Typically, exempt employees must be paid a full day’s salary even if they have had a partial day absence. An employer may deduct pay from an exempt employee for any workweek in which no work is performed by the employee.
There are a few instances where partial-day deductions can be taken from an exempt employee pay:
• For violations of safety rules of major significance.
• For partial-day absences specifically mandated under the Family and Medical Leave Act (FMLA).
• In the employee’s first and last weeks of employment if the employee does not work the full week.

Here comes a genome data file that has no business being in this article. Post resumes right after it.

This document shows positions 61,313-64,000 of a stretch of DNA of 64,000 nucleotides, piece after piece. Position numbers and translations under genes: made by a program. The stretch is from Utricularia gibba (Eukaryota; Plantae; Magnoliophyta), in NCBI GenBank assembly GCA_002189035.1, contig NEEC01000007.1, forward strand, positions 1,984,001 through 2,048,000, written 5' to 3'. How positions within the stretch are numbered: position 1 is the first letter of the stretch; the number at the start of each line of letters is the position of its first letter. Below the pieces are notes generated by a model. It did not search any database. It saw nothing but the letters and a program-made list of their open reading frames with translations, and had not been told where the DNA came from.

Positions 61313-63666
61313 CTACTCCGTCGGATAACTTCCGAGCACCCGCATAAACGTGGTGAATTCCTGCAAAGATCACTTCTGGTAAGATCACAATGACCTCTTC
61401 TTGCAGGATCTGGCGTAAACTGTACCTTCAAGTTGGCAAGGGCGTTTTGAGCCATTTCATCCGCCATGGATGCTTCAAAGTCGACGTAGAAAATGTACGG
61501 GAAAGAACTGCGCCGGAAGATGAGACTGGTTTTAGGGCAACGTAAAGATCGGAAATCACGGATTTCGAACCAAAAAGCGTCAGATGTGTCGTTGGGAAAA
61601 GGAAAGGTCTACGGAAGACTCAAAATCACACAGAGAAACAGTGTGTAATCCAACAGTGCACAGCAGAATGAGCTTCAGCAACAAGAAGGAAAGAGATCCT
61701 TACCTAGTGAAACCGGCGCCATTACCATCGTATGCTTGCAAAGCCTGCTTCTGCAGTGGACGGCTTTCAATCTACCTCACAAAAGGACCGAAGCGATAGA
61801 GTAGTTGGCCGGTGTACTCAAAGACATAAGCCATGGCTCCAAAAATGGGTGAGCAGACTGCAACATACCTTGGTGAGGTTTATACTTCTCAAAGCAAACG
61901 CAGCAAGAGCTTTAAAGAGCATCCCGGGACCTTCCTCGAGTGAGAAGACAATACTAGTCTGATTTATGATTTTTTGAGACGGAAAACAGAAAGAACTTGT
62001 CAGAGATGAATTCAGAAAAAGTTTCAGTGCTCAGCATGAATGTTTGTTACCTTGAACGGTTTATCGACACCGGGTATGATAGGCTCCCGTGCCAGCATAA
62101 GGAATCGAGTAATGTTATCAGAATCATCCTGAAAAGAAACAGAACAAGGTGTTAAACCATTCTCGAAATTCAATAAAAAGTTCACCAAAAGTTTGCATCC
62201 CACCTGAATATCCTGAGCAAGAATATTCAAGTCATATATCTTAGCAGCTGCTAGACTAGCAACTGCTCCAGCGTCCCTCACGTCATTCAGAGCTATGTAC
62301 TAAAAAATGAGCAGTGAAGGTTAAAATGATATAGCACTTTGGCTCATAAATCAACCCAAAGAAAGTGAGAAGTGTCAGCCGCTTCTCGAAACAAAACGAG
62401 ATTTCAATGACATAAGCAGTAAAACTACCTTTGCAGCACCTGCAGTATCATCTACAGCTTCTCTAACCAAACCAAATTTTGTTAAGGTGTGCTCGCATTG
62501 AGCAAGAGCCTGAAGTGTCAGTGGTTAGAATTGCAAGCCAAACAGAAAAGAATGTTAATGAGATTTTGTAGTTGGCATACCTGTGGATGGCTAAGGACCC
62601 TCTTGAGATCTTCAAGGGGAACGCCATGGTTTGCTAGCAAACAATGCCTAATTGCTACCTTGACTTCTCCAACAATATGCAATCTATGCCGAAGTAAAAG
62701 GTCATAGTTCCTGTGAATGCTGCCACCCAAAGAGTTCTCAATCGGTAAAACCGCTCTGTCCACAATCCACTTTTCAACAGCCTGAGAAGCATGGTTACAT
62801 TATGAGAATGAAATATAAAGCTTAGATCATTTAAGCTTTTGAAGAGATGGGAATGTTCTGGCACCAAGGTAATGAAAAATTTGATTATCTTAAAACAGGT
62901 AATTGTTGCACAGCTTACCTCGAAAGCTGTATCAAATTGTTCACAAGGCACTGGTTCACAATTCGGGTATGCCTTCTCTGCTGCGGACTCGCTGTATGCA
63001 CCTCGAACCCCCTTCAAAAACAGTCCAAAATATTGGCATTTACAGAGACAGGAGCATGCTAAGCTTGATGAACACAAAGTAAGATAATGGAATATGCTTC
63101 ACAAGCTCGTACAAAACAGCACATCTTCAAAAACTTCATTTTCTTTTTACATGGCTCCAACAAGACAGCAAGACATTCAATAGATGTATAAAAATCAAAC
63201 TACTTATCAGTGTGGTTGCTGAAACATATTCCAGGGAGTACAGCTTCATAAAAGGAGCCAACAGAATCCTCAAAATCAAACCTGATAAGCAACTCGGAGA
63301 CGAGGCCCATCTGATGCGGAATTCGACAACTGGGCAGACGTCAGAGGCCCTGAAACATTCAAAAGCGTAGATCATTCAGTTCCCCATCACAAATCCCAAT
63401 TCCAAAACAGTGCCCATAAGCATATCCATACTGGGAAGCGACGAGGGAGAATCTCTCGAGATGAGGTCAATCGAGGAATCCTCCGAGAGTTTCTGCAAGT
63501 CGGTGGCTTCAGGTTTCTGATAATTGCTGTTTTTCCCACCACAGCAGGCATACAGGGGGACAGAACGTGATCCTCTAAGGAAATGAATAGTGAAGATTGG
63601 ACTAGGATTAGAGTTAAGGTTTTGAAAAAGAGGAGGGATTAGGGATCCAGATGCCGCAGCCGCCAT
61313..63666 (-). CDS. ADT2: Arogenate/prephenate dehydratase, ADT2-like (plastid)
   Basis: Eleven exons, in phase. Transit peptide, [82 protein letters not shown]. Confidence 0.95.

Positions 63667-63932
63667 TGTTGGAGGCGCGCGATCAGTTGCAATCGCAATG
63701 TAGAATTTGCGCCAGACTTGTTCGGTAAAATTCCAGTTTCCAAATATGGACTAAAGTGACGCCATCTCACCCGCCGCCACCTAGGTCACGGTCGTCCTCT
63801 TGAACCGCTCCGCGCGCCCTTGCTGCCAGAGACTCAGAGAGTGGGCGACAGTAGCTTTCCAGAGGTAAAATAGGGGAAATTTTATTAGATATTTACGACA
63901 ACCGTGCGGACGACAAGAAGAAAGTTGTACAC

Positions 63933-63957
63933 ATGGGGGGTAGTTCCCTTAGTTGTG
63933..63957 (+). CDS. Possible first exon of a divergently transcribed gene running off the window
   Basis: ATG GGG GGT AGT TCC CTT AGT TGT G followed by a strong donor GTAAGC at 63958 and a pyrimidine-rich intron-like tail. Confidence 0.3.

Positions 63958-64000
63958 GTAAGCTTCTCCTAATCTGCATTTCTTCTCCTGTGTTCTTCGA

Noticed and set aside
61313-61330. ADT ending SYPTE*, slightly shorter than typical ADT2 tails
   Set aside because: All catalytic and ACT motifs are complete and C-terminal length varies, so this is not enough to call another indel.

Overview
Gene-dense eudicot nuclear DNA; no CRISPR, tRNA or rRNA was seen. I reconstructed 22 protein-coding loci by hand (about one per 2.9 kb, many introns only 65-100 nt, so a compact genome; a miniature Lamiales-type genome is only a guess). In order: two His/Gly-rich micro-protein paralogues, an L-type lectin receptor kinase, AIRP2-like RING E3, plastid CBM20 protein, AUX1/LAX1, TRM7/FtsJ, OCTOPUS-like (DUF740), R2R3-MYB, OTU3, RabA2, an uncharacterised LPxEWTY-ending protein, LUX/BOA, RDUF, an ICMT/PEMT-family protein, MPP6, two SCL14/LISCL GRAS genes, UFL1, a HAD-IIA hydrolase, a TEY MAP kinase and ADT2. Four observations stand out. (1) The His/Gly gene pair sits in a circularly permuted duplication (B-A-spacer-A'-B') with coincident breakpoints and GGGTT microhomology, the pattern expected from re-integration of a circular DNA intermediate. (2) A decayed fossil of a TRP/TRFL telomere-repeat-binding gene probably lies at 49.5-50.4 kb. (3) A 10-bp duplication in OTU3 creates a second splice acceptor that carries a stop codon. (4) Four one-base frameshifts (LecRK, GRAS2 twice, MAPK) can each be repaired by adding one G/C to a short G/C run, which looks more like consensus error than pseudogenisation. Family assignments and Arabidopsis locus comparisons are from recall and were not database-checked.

Some policies that may contradict these exemptions could be those regarding absences for reasons such as Military Leave, Jury Duty or Witness Leave.
Under the Fair Labor Standards Act (FLSA) if a salaried employee performs any services for an employer in a week when they are absent for military duty, that salaried (exempt) employee must be compensated for the entire week. The employer, can, however, offset any amounts that the employee received as military pay.
The same is true with regard to Jury Duty. If the exempt employee performs any work for the employer during a week, they must receive their full salary for that week. Employers may deduct the amount the employee received from the courts as a juror or for witness fees.